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Let's say I have a function with a signature like this:

 def tsadd(key: Any, time: Double, value: Any)(implicit format: Format): Option[Int]

And I want to create a list of some number of these functions for later evaluation. How do I do it. I tried creating a list like:

val pipelineCmds:List[(String,Double,Any)(Format) => Option[Int]] = Nil

and doing this:

pipelineCmds ++ r.tsadd(symbol, timestamp.getMillis.toDouble, value)

But the val didn't respond well the implicit param Format. It expects to see a ] after the first set of parens.

The ultimate goal is to do something like

r.pipeline { p => 
  pipelineCmds.foreach(c => p.c)
}

Any help is greatly appreciated!

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Because (String,Double,Any)(Format) => Option[Int] is not a valid type. I don't have any better help :) –  user166390 Jul 8 '11 at 18:07
    
Fair enough. Generally, how would you put a function into a list? –  jxstanford Jul 8 '11 at 18:21
    
What is your p variable supposed to be? –  Jean-Philippe Pellet Jul 8 '11 at 18:27
1  
I can't seem to get the REPL to spit out the type with the implicit left in. When I tried to create a partially applied function (tsadd _) it would only give me back something when the implicit was materialized. Dunno if this helps at all. Might need to wrap to (String,Double,Any,Format)... hopefully someone can expand on it. –  user166390 Jul 8 '11 at 18:28
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3 Answers

up vote 6 down vote accepted

As far as I know, functions with implicit parameters are annoying to work with. The appropriate types are (your choice):

(String, Double, Any) => Format => Option[Int]    // As written
Format => (String, Double, Any) => Option[Int]    // Conceptually works more like this
String => Double => Any => Format => Option[Int]  // Completely curried
(String, Double, Any, Format) => Option[Int]      // Closest to how the JVM sees the method

but partial application of the function does not work well. You can annoyingly annotate all your types to get the last version:

class Format {}   // So the example works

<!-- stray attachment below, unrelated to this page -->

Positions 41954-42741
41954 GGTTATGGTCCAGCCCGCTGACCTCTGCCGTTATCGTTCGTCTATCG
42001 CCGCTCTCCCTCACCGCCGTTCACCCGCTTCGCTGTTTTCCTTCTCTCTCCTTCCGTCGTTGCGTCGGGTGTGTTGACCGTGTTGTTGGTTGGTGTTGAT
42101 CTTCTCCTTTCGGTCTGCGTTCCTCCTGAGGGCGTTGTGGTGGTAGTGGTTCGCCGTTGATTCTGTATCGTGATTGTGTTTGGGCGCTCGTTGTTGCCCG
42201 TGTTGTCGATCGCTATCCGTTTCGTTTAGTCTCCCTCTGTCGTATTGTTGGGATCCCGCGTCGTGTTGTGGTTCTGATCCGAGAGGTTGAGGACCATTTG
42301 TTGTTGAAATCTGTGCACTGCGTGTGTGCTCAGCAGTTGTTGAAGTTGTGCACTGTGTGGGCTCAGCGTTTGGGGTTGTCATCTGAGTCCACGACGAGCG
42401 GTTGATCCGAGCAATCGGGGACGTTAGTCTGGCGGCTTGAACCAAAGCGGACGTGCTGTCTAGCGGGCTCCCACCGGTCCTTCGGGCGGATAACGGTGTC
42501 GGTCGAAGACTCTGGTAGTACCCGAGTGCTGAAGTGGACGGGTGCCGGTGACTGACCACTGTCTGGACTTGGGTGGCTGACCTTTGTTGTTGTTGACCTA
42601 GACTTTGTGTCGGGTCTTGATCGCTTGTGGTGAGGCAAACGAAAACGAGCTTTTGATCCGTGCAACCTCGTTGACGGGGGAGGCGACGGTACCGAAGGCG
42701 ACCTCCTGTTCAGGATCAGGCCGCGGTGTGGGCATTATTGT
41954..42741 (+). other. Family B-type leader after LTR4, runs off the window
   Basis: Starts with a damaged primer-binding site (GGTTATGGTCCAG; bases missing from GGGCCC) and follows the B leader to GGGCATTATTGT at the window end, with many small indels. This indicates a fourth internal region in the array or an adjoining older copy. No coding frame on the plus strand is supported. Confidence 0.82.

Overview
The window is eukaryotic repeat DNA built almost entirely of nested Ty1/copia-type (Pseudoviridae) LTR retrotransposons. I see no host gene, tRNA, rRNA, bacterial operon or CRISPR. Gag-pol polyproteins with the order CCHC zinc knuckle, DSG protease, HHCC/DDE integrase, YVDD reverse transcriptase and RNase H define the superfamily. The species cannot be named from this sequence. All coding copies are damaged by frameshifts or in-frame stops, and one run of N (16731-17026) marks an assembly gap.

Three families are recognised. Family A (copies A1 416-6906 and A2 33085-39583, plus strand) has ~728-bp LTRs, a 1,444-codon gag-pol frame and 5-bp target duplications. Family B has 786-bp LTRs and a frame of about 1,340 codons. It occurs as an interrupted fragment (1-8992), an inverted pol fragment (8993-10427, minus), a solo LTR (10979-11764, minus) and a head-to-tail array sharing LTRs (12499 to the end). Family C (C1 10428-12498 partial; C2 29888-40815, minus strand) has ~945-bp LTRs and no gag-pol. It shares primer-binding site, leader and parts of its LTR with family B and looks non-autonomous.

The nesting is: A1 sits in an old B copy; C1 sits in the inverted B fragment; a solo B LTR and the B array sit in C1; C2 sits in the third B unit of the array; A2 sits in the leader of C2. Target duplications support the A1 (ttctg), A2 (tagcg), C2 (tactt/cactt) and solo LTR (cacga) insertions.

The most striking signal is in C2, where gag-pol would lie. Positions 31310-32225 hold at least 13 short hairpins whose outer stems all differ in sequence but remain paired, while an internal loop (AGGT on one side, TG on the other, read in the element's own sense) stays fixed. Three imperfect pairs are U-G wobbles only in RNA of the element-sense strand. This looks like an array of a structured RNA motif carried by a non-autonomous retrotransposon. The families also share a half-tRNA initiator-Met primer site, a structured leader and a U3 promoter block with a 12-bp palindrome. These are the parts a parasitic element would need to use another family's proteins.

def tsadd(s: String, d: Double, a: Any)(implicit f: Format): Option[Int] = None
scala> tsadd(_: String, _: Double, _: Any)(_: Format)
res2: (String, Double, Any, Format) => Option[Int] = <function4>

but it's not much harder to write your own to be whatever shape you want:

def example(f: Format => (String, Double, Any) => Option[Int]) = f
scala> example(f => { implicit val fm=f; tsadd _ })
res3: (Format) => (String, Double, Any) => Option[Int] = <function1>

Of course, if you already know the implicit values when you're creating the list, you just need the type

(String, Double, Any) => Option[Int]

and you assign the functions like

tsadd _
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Thanks. All of the answers were helpful, but this one provided the most relevant info for me. –  jxstanford Jul 8 '11 at 20:51
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As @pst mentioned in a comment, even if you declared a list of the appropriate type, I don't know how you'd assign anything to it.

One solution is to use:

def tsadd(key: Any, time: Double, value: Any, format: Format): Option[Int]

with an explicit format argument. You can put such tsadd functions in a List[...] as usual. Then to get the implicit format behavior you want you add that to the wrapper:

def invoke_tsadd(list_selector: Whatever, key: Any, time: Double, value: Any)(implicit format: Format): Option[Int] =
    selected_from_your_list(list_selector).tsadd(key, time, value, format)
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scala> val pipelineCmds:List[(String,Double,Any) => Format => Option[Int]] = Nil
pipelineCmds: List[(String, Double, Any) => (Format) => Option[Int]] = List()

But note that the "implicitness" is lost from function values and you must explicitly pass in a format.

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Doesn't actually work--how do you load the function in there? –  Rex Kerr Jul 8 '11 at 19:26
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